The second issue that non-sophisticated investors often overlook is the impact of changing interest rates on real estate investments. Interest rates hit the bottom line in a number of ways. First, depending on rates at any time, a significant percentage of commercial real estate loans float at variable rates, and interest rate changes quickly hit the bottom line through debt service. Second, even if owners have the cash to cover mortgage payments, they may incur a “technical default” if their coverage ratio reaches a certain level. A technical default may require acceleration, imposition or other fee consequences. Third, as mentioned above, interest rates ultimately drive cap rates, which play a more significant role in asset value than any other factor.

Buying at a 5% cap rate for example, which many real estate investors are doing today, is risky business. Ten year treasuries historically yield around 5%, and real estate, depending on the asset type, is considered a minimum of 150-200 basis points riskier than treasuries. The tables below are simplified as they do not include traditional deducts for vacancy, sales costs and a number of other items, however they still demonstrate the disproportionate impact of interest and cap rates versus rental increases. Notice that if treasuries go back up to 5% and cap rates go up to 7% or 8%, you don’t even make a 5% return unless you get 5% annual net operating income increases and hold for a minimum of 7-10 years. If interest rates go up to 7% or 8% and cap rates hit 9% or 10%, it’s almost impossible to make your money back unless you hold for 7 to 10 years, even if rents increase at 8%-9% annually for that entire time. Given that current interest rates cannot go lower and that inflation seems poised to strike, buying at a low cap rate seems to have a one-sided risk reward profile.

This is likely the discovery that Broadway Partners made in 280 Park Avenue, which reportedly sold at a cap rate below 4%. When you buy at a historically low cap rate, and cap rates rise even slightly, there is almost no way to escape losing money. Isthismar was equally culpable for speculating, but they managed to flip the building before they got in trouble.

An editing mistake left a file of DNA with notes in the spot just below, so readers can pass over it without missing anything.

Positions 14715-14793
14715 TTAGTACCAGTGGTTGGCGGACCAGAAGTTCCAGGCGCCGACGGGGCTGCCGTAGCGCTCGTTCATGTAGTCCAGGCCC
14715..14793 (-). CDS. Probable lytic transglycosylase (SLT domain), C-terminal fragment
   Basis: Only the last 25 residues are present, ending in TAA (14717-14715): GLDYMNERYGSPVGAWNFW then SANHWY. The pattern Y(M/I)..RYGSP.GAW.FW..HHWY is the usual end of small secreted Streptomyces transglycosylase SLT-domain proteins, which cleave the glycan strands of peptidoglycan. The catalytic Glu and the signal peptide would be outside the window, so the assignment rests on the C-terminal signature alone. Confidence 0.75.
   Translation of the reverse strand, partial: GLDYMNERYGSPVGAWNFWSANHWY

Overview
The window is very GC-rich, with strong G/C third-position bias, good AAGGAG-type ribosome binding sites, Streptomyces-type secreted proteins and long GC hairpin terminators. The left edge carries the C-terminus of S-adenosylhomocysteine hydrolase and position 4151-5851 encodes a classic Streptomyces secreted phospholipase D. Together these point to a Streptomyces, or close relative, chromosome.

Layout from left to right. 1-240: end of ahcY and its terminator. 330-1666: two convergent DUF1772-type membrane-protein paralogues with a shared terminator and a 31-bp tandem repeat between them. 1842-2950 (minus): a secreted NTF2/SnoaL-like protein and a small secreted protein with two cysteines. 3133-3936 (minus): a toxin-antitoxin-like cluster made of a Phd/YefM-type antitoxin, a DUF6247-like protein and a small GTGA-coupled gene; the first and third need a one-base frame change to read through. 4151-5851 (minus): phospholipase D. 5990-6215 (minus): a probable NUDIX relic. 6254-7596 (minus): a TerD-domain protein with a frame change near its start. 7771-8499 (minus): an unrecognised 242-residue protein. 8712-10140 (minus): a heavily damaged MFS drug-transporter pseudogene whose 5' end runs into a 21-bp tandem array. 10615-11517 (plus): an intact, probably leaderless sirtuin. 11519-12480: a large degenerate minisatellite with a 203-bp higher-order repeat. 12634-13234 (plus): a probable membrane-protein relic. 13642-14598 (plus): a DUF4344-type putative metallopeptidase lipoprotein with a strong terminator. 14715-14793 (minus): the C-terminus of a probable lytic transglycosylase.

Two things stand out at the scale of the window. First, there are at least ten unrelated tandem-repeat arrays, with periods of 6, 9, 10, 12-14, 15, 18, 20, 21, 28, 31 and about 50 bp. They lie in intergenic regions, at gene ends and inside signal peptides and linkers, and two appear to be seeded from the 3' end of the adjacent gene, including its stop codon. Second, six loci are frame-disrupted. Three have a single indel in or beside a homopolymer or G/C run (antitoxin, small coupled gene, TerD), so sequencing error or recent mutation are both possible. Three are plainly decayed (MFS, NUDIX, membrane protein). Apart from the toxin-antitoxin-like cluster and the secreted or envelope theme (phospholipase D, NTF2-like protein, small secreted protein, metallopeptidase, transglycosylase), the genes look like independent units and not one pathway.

In future posting, I will cover other overlooked phenomena of real estate investing.

IRR Returns

Buying at a

5%

cap

Going out Cap


6%

7%

8%

9%

10%

11%

12%

Annual NOI Inflation

2%

1%

-4%

-7%

-11%

-13%

-15%

-17%

3%

1%

-3%

-7%

-10%

-13%

-15%

-17%

4%

2%

-3%

-6%

-9%

-12%

-14%

-16%

3 Year Hold

5%

3%

-2%

-6%

-9%

-12%

-14%

-16%

6%

3%

-1%

-5%

-8%

-11%

-13%

-15%

7%

4%

-1%

-5%

-8%

-10%

-13%

-15%

8%

5%

0%

-4%

-7%

-10%

-12%

-14%

9%

5%

0%

-3%

-7%

-9%

-12%

-14%

10%

6%

1%

-3%

-6%

-9%

-11%

-13%


6%

7%

8%

9%

10%

11%

12%

2%

3%

1%

-1%

-3%

-5%

-6%

-8%

3%

4%

1%

-1%

-3%

-4%

-6%

-7%

4%

5%

2%

0%

-2%

-3%

-5%

-6%

5 Year Hold

5%

6%

3%

1%

-1%

-3%

-4%

-5%

6%

7%

4%

2%

0%

-2%

-3%

-5%

7%

7%

5%

2%

0%

-1%

-3%

-4%

8%

8%

5%

3%

1%

-1%

-2%

-3%

9%

9%

6%

4%

2%

0%

-1%

-3%

10%

10%

7%

5%

3%

1%

-1%

-2%


6%

7%

8%

9%

10%

11%

12%

2%

5%

3%

1%

0%

-1%

-2%

-3%

3%

5%

4%

2%

1%

0%

-1%

-2%

4%

6%

4%

3%

2%

0%

-1%

-1%

7 Year Hold

5%

7%

5%

4%

2%

1%

0%

-1%

6%

8%

6%

5%

3%

2%

1%

0%

7%

9%

7%

5%

4%

3%

2%

1%

8%

10%

8%

6%

5%

4%

3%

2%

9%

10%

9%

7%

6%

4%

3%

3%

10%

11%

9%

8%

6%

5%

4%

3%


6%

7%

8%

9%

10%

11%

12%

2%

5%

4%

3%

2%

2%

1%

1%

3%

6%

5%

4%

3%

3%

2%

1%

4%

7%

6%

5%

4%

3%

3%

2%

10 Year Hold

5%

8%

7%

6%

5%

4%

4%

3%

6%

9%

8%

7%

6%

5%

5%

4%

7%

10%

9%

8%

7%

6%

5%

5%

8%

11%

10%

9%

8%

7%

6%

6%

9%

12%

10%

9%

9%

8%

7%

7%

10%

13%

11%

10%

9%

9%

8%

7%